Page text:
Other reviewers have described him as “formidably intelligent and extraordinarily original”.

The impact of the internet

During this time, he moved with his family from London to South Queensferry, still working as a computer programmer, which gave him a unique preview of the possibilities of the internet and the opening up and availability of information.

I became aware of the internet before most people did. To an extent it has developed exactly as I thought it would, but not many people were evangelistic about it in the early 90s. We never thought about the possibility of a dystopian regime coming into power where you had to make available all your connections, business and personal, sexual fantasies, ideas, hobbies, likes, dislikes and yet that is what we have actually created. At the time we were excited about this new realm of free expression and discussion and we were slightly surprised when others saw it as dangerous.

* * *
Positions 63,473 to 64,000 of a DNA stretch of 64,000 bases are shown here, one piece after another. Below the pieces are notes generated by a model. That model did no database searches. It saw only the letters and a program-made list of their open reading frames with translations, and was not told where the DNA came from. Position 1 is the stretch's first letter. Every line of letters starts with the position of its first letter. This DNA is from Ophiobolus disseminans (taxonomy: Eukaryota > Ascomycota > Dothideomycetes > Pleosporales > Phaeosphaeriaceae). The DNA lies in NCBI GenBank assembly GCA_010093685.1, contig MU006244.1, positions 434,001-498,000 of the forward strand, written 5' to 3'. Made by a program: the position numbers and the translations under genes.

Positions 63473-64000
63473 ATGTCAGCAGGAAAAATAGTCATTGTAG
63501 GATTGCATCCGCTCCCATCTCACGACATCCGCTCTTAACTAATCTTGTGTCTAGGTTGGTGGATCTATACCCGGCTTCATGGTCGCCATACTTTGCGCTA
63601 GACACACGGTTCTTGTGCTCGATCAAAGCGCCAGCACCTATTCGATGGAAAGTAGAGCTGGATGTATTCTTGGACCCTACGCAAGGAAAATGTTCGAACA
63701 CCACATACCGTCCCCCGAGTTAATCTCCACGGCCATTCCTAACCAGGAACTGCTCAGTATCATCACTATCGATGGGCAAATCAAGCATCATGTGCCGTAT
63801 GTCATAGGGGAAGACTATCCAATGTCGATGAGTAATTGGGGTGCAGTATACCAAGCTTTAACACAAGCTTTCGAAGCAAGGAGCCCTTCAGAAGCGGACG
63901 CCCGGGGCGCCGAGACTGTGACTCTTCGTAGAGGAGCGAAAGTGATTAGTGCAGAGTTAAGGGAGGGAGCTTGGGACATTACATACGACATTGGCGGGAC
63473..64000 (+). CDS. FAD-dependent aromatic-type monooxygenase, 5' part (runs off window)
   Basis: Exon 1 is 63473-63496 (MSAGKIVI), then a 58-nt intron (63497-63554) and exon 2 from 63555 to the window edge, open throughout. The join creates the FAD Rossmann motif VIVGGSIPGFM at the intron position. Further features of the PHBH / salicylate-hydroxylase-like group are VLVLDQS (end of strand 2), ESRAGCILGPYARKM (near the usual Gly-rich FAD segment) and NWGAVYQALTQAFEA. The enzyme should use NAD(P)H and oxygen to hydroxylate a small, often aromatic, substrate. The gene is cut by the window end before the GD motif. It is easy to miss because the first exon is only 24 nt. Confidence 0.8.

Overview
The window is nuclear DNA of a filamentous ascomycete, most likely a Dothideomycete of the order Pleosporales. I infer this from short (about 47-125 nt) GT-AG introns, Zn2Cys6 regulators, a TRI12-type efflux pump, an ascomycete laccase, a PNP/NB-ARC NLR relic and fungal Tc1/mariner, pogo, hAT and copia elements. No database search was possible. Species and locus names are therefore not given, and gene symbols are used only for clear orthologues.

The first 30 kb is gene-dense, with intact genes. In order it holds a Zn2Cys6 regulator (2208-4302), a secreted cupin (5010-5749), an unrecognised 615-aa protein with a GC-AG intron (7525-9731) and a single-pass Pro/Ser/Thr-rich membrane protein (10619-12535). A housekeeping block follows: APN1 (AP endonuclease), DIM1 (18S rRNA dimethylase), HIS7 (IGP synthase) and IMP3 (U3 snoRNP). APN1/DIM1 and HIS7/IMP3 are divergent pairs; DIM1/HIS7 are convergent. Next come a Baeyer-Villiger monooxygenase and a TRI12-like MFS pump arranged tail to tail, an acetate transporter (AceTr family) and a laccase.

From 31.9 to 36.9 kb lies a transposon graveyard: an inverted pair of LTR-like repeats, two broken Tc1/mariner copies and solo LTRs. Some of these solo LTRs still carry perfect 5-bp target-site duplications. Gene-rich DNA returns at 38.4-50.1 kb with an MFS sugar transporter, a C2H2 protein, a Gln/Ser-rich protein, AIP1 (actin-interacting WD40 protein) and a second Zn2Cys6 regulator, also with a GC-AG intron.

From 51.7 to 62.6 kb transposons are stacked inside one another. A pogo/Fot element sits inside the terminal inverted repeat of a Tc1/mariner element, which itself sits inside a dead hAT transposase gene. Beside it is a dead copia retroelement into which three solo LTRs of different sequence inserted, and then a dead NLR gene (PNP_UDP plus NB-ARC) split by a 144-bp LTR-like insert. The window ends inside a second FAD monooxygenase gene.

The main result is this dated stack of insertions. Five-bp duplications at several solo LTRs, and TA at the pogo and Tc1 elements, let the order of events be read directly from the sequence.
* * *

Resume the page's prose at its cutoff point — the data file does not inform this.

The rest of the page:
Some people thought strong encryption would make everything private, but there are trust issues all the way down. Enthusiasm for privacy and strong encryption today is seen as enabling terrorists and child pornographers to hide.”

Her own software was wrapped around her, its loyalty as intimate, and as hard to subvert, as the enhanced immune-systems in her blood. It was personal, it was a personal, a unique configuration of software agents that scanned the world and Myra’s responses to the world, and built up from that interaction a shrewd assessment of her needs and interests. (The Sky Road: Chapter 2)

It is both liberating and oppressing and there is no doubt that it does make available a vast amount of information which was once obscured.”